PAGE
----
Small Wars Journal

medical

Six Advantages to Utilizing a Medical Readiness Availability Rating SWJED Tue, 11/19/2019 - 5:25am
I was first introduced to the concept of Availability Ratings by Major Jason Fincher at an event held by the Association of Marine Corps Logisticians. By measuring equipment readiness over time and attempting to increase the speed of acquisition of replacement parts and maintenance, Major Fincher was positively impacting readiness. He found that the key to maintaining a high-level of readiness may be focusing on the increasing the speed of which Marines can return non-functional equipment to a ready status.

Trained But Undeveloped: Rethinking Combat Medic Sustainment

Tue, 10/08/2019 - 8:57pm
Currently the development of Combat Medics is too heavily focused within the Institutional domain and needs the immediate introduction of the Operational domain to improve the abilities of Army medics. Offering supporting materials for Self-Development could further optimize the performance of Combat Medics on the modern battlefield.

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Is it Time for a Medical Readiness Availability Rating?

Sat, 06/01/2019 - 1:32pm
If the Army seeks to provide a Medical Ready force now and in the future, we must account for time. Adding an availability assessment to Medical Readiness will allow us to better determine gaps in medical oversight and seek creative solutions. An availability assessment would greatly aid in determining the impact of initiatives and aid in accurate determination of the cost/benefit of our actions.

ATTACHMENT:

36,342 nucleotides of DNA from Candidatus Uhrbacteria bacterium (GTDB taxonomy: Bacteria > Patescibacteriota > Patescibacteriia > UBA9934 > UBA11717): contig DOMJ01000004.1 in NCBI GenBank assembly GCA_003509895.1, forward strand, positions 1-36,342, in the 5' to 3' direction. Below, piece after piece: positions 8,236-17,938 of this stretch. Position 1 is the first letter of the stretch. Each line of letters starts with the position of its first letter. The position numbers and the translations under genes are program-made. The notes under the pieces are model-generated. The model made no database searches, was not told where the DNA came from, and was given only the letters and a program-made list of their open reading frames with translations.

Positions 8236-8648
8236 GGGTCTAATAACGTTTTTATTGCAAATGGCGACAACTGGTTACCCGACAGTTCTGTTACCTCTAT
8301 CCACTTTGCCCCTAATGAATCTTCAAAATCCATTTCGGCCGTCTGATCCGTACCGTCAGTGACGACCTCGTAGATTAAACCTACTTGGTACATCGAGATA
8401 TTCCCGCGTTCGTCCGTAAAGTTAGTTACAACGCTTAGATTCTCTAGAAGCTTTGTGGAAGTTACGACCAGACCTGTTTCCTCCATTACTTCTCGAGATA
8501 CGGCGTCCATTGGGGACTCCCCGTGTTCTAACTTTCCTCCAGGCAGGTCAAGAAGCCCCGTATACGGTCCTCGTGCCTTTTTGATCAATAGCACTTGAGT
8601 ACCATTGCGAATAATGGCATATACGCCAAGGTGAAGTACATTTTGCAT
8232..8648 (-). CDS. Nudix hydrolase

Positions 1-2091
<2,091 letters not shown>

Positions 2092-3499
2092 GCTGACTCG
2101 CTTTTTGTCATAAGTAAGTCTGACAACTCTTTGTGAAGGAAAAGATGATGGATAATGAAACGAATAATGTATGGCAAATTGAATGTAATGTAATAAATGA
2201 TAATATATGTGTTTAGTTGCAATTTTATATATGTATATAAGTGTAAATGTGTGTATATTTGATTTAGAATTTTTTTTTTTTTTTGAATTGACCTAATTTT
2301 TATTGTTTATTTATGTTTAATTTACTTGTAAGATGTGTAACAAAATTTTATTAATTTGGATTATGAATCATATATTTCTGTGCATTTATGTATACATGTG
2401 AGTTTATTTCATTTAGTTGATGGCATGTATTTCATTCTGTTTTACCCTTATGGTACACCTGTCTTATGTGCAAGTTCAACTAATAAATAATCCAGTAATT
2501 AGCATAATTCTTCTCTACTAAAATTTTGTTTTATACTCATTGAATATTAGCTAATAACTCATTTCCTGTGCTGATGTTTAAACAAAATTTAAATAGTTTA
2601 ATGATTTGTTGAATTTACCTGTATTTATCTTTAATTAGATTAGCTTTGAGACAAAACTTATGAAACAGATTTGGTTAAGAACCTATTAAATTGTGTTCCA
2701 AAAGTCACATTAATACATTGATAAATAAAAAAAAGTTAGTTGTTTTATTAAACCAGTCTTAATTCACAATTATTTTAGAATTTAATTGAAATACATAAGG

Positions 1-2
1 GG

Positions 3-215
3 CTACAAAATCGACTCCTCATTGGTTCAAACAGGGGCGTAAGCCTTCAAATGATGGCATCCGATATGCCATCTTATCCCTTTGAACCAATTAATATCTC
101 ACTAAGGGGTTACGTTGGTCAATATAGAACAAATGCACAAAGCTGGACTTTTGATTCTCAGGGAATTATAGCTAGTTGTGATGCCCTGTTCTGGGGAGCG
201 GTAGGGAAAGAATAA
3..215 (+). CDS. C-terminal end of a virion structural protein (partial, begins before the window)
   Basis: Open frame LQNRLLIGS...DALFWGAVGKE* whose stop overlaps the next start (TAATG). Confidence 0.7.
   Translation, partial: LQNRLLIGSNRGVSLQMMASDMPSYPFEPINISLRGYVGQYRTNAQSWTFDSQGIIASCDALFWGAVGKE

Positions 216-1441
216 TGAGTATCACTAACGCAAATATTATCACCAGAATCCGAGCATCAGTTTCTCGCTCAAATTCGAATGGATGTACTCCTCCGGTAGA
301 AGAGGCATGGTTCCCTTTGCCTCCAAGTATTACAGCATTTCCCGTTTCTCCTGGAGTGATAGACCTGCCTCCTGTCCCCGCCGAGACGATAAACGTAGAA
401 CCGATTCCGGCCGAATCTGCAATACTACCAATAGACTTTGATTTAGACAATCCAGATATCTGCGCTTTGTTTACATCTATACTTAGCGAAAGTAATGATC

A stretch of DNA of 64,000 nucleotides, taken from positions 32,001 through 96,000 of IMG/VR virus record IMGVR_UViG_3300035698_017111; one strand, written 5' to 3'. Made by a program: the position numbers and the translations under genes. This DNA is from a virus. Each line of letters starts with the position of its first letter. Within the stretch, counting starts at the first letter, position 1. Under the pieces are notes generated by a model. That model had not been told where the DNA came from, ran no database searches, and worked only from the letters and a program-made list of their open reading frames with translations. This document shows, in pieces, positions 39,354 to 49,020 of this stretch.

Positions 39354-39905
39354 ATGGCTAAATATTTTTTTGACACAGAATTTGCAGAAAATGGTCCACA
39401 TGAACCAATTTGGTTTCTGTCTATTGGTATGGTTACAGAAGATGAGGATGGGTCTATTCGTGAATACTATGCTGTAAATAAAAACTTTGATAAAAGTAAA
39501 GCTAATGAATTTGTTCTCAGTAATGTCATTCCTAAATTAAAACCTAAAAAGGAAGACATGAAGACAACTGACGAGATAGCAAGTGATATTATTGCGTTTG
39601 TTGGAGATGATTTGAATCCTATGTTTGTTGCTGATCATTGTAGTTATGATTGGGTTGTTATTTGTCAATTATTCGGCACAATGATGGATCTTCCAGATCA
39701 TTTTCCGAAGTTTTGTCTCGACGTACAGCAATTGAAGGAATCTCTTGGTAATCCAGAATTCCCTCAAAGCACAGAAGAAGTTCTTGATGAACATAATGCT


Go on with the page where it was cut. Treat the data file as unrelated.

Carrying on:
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Army National Guard AMEDD Officer Talent Management

Mon, 03/25/2019 - 12:43am
We will begin our examination of talent management by first examining the philosophy behind this program and how talent management might be best applied to AMEDD Officers of the Army National Guard. Once we gain understanding of the appropriate talent management philosophy, we can further explore how this philosophy could be put into practice.

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The Need for Clear Language in Ready Medical Force Requirements

Sat, 01/26/2019 - 7:26am
Unlike the other branches in the Army, the Army Medical Department (AMEDD) hasn’t had clear tasks requirements for officers since the 1990s. It is unknown why AMEDD stopped the practice that was universal to the rest of the Army. This has left the AMEDD in an awkward situation of not being able to clearly define, measure, track, communicate, and estimate the cost of the critical Ready Medical skills that are required on the modern battlefield.

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